I flew up to Vancouver, gathered the whole cast and crew together in the CIC [set] and said, “OK, this is where we are. There’s a strike. I’m on strike. The other writers are on a picket line right now, I’m flying back to join them. There’s not going to be any more script pages. The show is entrusted to you. Just make the very best one that you can. I hope you get as much overtime as you can.” My producer almost had a heart attack.
I said, “I wish you all the best,” and they all kind of laughed. I said, “This is like when when Admiral Cain took that blind jump in ‘Pegasus,’ she didn’t know where she was going or what was going to be on the other side. She just knew she had to go. And that’s where we are. None of us know what’s going to happen at the end of the strike, I think we’re going to be back, just make a good show, make the best ‘Battlestar Galactica’ any of you have ever seen.” I walked out of CIC, got on a plane and flew back to L.A.
Another important impact of Dickens's episodic writing style resulted from his exposure to the opinions of his readers. Since Dickens did not write the chapters very far ahead of their publication, he was allowed to witness the public reaction and alter the story depending on those public reactions. A fine example of this process can be seen in his weekly serial The Old Curiosity Shop, which is a chase story. In this novel, Little Nell and her Grandfather are fleeing the villain Quilp. The progress of the novel follows the gradual success of that pursuit. As Dickens wrote and published the weekly instalments, his friend John Forster pointed out: "You know you're going to have to kill her, don't you." Why this end was necessary can be explained by a brief analysis of the difference between the structure of a comedy versus a tragedy. In a comedy, the action covers a sequence "You think they're going to lose, you think they're going to lose, they win". In tragedy, it is: "You think they're going to win, you think they're going to win, they lose". The dramatic conclusion of the story is implicit throughout the novel. So, as Dickens wrote the novel in the form of a tragedy, the sad outcome of the novel was a foregone conclusion. If he had not caused his heroine to lose, he would not have completed his dramatic structure. Dickens admitted that his friend Forster was right and, in the end, Little Nell died.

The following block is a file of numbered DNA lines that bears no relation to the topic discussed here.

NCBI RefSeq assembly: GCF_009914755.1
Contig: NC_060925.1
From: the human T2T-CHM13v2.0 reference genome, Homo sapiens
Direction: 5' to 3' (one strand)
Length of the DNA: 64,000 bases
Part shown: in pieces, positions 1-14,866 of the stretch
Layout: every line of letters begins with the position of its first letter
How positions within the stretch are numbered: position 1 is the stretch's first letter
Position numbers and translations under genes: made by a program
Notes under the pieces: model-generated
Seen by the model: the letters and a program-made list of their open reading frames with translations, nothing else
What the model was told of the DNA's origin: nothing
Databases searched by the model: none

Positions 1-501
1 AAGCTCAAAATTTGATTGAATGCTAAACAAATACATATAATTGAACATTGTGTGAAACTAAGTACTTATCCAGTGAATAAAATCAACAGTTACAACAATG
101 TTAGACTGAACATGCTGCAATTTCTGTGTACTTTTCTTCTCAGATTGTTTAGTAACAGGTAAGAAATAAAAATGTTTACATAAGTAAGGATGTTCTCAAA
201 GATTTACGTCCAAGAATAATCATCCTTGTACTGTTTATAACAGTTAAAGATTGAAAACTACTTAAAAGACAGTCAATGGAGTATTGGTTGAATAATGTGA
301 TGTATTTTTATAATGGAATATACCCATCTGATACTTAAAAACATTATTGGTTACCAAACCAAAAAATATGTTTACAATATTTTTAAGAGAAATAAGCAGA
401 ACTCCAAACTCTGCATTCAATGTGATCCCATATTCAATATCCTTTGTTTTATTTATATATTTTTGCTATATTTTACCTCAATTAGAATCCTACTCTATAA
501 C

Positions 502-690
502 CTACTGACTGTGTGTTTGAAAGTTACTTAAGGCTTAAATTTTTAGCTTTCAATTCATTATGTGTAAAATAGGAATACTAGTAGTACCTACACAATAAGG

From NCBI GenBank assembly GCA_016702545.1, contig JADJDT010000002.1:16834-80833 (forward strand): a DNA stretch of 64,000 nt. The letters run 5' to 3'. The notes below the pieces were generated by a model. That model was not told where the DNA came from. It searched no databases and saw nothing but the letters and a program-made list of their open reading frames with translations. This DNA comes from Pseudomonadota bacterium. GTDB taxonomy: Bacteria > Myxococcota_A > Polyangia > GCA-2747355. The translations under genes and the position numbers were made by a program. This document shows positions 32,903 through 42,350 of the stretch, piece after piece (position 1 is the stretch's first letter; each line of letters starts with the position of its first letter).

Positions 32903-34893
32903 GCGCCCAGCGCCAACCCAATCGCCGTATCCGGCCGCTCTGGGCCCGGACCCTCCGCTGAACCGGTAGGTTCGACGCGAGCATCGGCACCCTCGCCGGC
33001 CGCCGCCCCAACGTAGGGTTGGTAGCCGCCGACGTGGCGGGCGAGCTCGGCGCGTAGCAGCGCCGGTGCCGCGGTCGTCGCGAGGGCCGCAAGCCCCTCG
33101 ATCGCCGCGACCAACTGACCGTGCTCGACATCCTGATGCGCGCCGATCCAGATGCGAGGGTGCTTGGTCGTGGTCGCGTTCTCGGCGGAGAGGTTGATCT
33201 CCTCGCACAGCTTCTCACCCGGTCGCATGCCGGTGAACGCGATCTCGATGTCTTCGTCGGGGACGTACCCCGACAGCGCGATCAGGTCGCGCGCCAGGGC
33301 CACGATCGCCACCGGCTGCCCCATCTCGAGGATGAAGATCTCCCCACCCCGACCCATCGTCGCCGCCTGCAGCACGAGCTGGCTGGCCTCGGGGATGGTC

« Older "Because competent mating did not occur," the zoo ... | The End of the Affair.... Newer »
This thread has been archived and is closed to new comments
Buy a Shirt